Another professor-cum-researcher has been taken into custody and charged with defrauding the United States by concealing his affiliation with the People’s Republic of China (PRC) and payments made to him by that government, all while working on highly sensitive U.S. government projects. Although the charge is fraud and false statements, the real focus behind the charge is the loss of secrets and advanced technology on a large scale to Beijing.
The U.S. Department of Justice on Monday announced the arrest and indictment of Zhengdong Cheng, a Texas A&M University professor who was conducting research on behalf of NASA.
Cheng is charged with concealing his relationship with the PRC, along with his recruitment into its thinly disguised, bribes-for-secrets “Thousand Talents” program, which provides lucrative pay and research facilities to academics in return for them bringing with them their knowledge and expertise in programs that are of interest and use to China—even though in almost every case, the researcher who is lured into the program is conducting research into sensitive, often classified, areas in which they’ve been bound to secrecy by the United States in return for grants and access to other secrets to aid them in their work.
Cheng’s arrest is only the most recent in a spate of such arrests over the past several months as the United States has begun to crack down on Chinese spying and theft of U.S. technological secrets. Just days earlier, Alexander Yuk Ching Ma, a former CIA officer and FBI linguist, was charged with selling secrets to the PRC for over a decade.
It’s a great thing that the United States is finally getting serious, however belatedly, about halting the large-scale and nontraditional espionage programs China has used to steal American secrets. Beijing seems most interested in dual-use technologies with military applications, or trade secrets that allow China to catch up to, and possibly surpass, the United States economically without the pain or cost of years of study to advance in any particular field.
But it’s worrying that so many researchers appear to have gotten away with defrauding the United States for so long in their passing of secrets to China. After all, the clues are there: frequent trips to China for months at a time, affiliation with Chinese institutions of learning that usually have a technical or specialized research focus, and inflated bank accounts due to the largesse of their PRC patrons (who are nonetheless paying peanuts for what is costing the U.S. tens of millions and years of study to discover by comparison).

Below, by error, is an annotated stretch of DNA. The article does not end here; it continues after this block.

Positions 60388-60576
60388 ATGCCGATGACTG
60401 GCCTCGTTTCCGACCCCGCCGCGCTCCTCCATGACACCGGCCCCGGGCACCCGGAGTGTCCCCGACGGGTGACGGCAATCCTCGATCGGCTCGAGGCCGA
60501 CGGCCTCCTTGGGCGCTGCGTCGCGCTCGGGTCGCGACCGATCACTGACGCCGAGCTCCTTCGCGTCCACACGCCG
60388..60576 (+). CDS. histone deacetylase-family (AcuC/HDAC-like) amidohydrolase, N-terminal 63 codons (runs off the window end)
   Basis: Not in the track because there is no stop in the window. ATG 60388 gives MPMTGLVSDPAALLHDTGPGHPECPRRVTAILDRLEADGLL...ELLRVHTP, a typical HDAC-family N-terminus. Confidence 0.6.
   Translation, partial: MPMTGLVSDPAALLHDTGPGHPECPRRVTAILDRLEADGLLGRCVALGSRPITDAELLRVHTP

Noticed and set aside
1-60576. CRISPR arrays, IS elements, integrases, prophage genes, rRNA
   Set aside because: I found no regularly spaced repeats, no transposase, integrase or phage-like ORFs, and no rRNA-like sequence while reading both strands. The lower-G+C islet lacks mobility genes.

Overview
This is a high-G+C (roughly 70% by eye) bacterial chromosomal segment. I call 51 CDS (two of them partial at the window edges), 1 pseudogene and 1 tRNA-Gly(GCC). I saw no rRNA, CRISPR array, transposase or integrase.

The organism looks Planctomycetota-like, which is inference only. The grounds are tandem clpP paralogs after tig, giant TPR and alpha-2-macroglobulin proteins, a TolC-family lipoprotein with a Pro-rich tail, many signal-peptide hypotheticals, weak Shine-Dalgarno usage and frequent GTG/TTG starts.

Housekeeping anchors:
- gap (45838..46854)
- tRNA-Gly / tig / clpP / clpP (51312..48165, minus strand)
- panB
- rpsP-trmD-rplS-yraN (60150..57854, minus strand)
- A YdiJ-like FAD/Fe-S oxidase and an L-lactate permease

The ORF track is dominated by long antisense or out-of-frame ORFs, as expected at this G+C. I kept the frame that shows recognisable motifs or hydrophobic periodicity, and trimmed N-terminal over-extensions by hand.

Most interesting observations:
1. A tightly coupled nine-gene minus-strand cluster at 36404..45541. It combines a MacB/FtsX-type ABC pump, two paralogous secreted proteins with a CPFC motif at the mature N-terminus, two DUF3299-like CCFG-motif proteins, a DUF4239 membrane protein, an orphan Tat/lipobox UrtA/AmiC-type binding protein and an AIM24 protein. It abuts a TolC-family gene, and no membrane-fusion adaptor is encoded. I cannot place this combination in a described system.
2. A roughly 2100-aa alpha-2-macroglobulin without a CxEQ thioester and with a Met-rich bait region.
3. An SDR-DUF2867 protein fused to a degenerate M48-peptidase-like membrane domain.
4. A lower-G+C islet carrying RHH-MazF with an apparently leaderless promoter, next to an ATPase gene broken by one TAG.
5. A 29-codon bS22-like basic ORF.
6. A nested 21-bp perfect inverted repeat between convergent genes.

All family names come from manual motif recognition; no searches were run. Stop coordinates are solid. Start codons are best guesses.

Theft of NASA secrets and technologies is particularly worrisome because space is becoming the focus of a high-intensity race among the United States, Russia, and China, all of which recognize the importance of dominance in that “final frontier.” For its part, the PRC has announced plans for a manned moon base, and recently sent an exploratory mission to Mars, just as the United States has done.
Programs like Thousand Talents allow China to rip off our best ideas and technologies right from under our noses by luring professors with promises of huge chunks of money, lab facilities, luxurious quarters, and many other “amenities” of dubious legitimacy.
Several questions remain:
- What is the United States doing to seal the gaps that allowed these thefts and frauds to take place on such a widespread level?
- Are the many agencies such as NASA, the Departments of Defense and Energy, and others, upping their vetting game? Clearly they aren’t doing so well right now.
- Why is there apparently no program in place to ensure that trips abroad by professors and researchers conducting sensitive studies are routinely reported to the relevant agencies by DHS? Surely this is a huge tip-off.
- What is being done to strip the citizenship of naturalized citizens who engage in such treasonous activities? It’s a pretty good bet that this professor was born in the People’s Republic and later naturalized (being a citizen would have been prerequisite to any grant involving sensitive or classified work), although what he did leads any reasonable person to question his commitment to his new country.
- And how about the research institutes and universities in question? They have skin in the game; those grant monies are invaluable, as is the prestige of procuring them. What is their responsibility to oversee these tenured professors and assure that their facilities and projects aren’t being misused or compromised?
With each researcher that gets knocked down in this high-stakes game of whack-a-mole, the answers to these questions just get more pressing.